Celebrated Chinese writer Yang Jiang dies at 104

By He Keyao ( ) Updated: 2016-05-25 15:02:32

Celebrated Chinese writer Yang Jiang dies at 104

Famous Chinese writer,literary translator and foreign literature researcher Yang Jiang died at the age of 105 in Beijing. [File photo]

Well-known Chinese writer, literary translator and foreign literature researcher Yang Jiang died at the age of 104 in Beijing on Wednesday morning.

Yang, the wife of late Chinese novelist Qian Zhongshu, enjoyed decades of fame across the country for her literature works such as Six Chapters from My Life 'Downunder' (1981), Baptism (1988), and We Three (2004), which recalls her husband and her daughter Qian Yuan (1937–1997), who died of cancer one year before her father's death. Her translation of the Spanish novel Don Quixote de la Mancha is widely considered the best Chinese version.

Yang Jiang, whose original name was Yang Ji Kang, was born in Beijing and grew up in Suzhou, East China's Jiangsu province. She got her master's degree in foreign languages and literature at Tsinghua University, where she met her husband Qian Zhongshu, whose later work, the satirical novel Fortress Besieged is famous around the world.

The couple married in 1935 and during 1935–1938, they went to Oxford and University of London for further study. They returned to China in 1938 and both of them went into academia and made important contributions to the development of Chinese culture.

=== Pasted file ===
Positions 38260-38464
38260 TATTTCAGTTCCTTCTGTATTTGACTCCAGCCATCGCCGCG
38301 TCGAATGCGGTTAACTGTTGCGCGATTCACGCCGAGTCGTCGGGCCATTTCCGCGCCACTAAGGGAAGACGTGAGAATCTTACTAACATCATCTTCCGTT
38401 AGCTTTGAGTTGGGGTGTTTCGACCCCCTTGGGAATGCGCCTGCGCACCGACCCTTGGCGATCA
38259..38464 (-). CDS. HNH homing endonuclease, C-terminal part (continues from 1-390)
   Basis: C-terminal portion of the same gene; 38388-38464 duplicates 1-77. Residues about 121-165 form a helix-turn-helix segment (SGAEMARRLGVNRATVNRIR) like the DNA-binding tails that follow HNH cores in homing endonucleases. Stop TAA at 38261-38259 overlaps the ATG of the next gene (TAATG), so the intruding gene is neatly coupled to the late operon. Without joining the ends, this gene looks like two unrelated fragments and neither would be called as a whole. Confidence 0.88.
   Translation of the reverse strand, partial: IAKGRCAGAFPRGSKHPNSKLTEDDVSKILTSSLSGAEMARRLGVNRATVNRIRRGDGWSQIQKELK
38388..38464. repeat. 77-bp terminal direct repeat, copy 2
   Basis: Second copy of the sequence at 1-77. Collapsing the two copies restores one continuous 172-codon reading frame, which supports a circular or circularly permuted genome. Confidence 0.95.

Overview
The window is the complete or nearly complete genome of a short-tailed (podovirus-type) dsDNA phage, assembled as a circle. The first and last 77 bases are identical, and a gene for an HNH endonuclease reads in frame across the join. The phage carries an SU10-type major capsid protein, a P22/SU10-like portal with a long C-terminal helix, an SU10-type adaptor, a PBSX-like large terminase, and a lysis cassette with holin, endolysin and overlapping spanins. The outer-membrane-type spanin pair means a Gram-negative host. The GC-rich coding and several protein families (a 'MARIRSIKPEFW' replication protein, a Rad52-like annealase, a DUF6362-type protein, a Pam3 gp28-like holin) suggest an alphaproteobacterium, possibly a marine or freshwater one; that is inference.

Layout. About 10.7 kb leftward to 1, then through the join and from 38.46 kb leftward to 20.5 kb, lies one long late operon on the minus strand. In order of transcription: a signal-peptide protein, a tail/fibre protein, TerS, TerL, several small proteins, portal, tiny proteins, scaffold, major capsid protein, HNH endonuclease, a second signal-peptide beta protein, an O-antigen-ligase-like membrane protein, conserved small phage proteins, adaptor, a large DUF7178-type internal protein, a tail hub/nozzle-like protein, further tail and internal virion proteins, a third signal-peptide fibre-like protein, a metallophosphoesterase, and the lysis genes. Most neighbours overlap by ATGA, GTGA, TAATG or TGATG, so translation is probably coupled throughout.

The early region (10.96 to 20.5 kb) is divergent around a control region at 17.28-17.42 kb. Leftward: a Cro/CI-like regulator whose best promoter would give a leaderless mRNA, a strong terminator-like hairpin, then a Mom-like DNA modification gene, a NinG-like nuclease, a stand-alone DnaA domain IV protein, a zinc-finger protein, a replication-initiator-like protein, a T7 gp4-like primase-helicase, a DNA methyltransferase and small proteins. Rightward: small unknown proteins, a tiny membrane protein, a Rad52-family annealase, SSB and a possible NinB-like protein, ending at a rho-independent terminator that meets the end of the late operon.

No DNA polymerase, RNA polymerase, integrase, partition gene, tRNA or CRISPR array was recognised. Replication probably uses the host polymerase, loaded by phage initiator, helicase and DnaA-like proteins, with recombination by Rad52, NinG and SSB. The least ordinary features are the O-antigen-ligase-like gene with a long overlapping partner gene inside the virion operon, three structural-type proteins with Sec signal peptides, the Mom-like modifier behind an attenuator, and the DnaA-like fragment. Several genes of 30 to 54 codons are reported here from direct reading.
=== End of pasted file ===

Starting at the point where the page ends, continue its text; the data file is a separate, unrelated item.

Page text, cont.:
Yang and Qian were known having the perfect love story in Chinese literary circles. Qian once commented that Yang was 'the most virtuous wife and most talented lady'. Apart from her own achievements in literature, she made a great contribution to Qian's works after his death. More than 70,000 letters and drafts by her husband were collected by her for the publication Qian Zhong Shu's Manuscript Collection in 2003.

Yang loved reading and encouraged the younger generation to read more books. She donated millions of yuan that she earned through sales of her works to Tsinghua University and set up the 'Love Reading' scholarship in the name of her family after her husband and daughter passed away.

Her latest work, Reaching the Brink of Life (2007) was published at the age of 97, a philosophical work whose title clearly alludes to her late husband's collection of essays Marginalia to Life.

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